[gst-devel] Why wrapping GLib interfaces?

Ronald Bultje rbultje at ronald.bitfreak.net
Mon Oct 13 06:52:01 CEST 2003

Hi Ramon,

On Mon, 2003-10-13 at 13:06, Ramón García wrote:
> You suggest that it is necessary to offer the
> functionality of deciding inside each different object
> whether to expose an interface or not.
> Can you post a use case that shows that this is
> useful?

The OSS specs define that a sound card does not necessarily expose a
mixer. Professional soundcards have hardware mixers. See the 'Note' box
on page 18 of the OSS programming guide, available from

This means that for an object that wraps oss, like osselement, the
question of having a mixer can only be defined at runtime, so you need
to ask the element for whether it implements the mixer interface for
this specific instance or not.

There are more ways to do this. You could make a flag for this that's a
property on the element, but that way, you require another API type
(properties) for the mixer interface, which (imo) is ugly.
A second option is that you make a virtual function in the mixer
interface that queries for whether this is supported or not. Another
option looks like this: you add another interface, required by the mixer
interface, that does this. The nice thing is that this prevents code
duplication if you need this supported thing in more than one interface.
Also, it will not mess up the interface API yourself. I chose for this,
mostly because it allows me to wrap the typecast-macro from element to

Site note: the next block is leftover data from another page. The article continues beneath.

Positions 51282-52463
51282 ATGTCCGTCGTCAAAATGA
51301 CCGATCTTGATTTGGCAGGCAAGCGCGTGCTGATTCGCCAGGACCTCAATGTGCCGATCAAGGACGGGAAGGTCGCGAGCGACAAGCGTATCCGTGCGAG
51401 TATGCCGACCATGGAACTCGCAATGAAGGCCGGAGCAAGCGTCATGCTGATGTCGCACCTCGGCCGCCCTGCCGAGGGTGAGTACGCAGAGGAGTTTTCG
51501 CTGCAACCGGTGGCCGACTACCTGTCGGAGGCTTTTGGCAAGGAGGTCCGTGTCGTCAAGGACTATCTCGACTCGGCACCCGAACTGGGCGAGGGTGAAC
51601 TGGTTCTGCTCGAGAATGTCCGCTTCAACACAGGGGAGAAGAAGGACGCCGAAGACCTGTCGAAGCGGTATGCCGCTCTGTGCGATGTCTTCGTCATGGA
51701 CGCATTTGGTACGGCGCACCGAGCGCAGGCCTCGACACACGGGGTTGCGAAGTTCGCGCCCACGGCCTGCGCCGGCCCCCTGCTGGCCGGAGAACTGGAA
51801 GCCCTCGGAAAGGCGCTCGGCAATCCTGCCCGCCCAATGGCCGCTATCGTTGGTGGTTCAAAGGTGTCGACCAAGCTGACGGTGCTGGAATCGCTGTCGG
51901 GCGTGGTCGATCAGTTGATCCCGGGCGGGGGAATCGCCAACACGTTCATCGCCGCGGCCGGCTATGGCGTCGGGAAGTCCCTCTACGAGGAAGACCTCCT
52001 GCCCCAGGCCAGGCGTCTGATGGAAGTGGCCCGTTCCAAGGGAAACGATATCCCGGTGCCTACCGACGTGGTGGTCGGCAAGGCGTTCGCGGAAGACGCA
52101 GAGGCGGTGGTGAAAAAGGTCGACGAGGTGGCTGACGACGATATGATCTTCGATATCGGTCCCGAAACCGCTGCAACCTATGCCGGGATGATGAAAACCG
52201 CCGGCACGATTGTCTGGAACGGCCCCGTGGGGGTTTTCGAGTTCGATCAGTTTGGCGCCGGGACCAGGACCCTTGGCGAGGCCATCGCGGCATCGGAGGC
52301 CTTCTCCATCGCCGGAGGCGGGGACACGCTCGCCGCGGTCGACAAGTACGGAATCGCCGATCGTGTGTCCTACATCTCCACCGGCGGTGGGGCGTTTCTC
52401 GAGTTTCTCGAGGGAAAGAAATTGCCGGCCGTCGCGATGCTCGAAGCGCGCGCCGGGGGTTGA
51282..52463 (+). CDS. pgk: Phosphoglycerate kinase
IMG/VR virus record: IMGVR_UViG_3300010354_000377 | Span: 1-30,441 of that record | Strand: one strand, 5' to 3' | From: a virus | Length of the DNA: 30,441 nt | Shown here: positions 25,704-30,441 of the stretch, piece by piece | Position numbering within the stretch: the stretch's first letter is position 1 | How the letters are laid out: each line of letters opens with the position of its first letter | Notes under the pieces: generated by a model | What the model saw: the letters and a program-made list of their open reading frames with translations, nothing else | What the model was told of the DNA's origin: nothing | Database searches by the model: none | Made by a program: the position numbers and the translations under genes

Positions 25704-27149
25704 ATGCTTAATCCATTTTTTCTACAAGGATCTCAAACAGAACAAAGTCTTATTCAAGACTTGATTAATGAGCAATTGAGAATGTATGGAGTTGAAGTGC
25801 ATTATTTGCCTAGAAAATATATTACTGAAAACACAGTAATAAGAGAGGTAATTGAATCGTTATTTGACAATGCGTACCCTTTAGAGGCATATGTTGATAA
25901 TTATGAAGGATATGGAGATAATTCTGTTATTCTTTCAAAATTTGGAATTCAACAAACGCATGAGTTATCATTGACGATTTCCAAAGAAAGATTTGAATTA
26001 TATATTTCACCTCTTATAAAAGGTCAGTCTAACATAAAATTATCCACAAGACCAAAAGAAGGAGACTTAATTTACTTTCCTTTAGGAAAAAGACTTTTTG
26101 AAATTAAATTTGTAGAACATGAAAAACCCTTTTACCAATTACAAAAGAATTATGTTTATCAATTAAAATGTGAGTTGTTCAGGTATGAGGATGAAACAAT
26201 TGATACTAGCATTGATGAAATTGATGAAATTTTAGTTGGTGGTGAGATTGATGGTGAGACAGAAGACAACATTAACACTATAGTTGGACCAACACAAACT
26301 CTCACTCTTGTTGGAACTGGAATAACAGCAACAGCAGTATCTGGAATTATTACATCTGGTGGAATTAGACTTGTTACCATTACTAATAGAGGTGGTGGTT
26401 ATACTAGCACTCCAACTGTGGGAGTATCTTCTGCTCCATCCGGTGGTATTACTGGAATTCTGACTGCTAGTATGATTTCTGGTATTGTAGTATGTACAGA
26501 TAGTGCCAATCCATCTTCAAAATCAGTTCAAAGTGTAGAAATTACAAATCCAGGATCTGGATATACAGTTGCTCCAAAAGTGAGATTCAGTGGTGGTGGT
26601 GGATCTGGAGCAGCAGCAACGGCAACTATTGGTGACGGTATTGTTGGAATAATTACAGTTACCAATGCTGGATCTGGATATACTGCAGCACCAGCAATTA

interface-type inside this supported-virtual function. Consequently, I
can do casts (GstMixer *mixer = GST_MIXER (element)) which return NULL
if this specific instance doesn't implement the interface, or I can do
casts checks (if (GST_IS_MIXER (element) { .. }) to query for this,
which make this look extremely elegant. It works exactly as the rest of
GObject, but with an integrated, automatic implementation-check.

The name GstInterface, as Benjamin has said before, is probably wrong.
It should be called GstInstanceSupportsInterface or

> Thus the class
> of that object can have a function Interface*
> getInterface() to get an instance of that interface,
> which can return NULL. That should be different than
> implementing an interface.

This is basically what we do, but a bit more elegant: the application
doesn't actually have to query; instead, it's done automatically inside
the cast or cast-check.


Ronald Bultje <rbultje at ronald.bitfreak.net>
Linux Video/Multimedia developer

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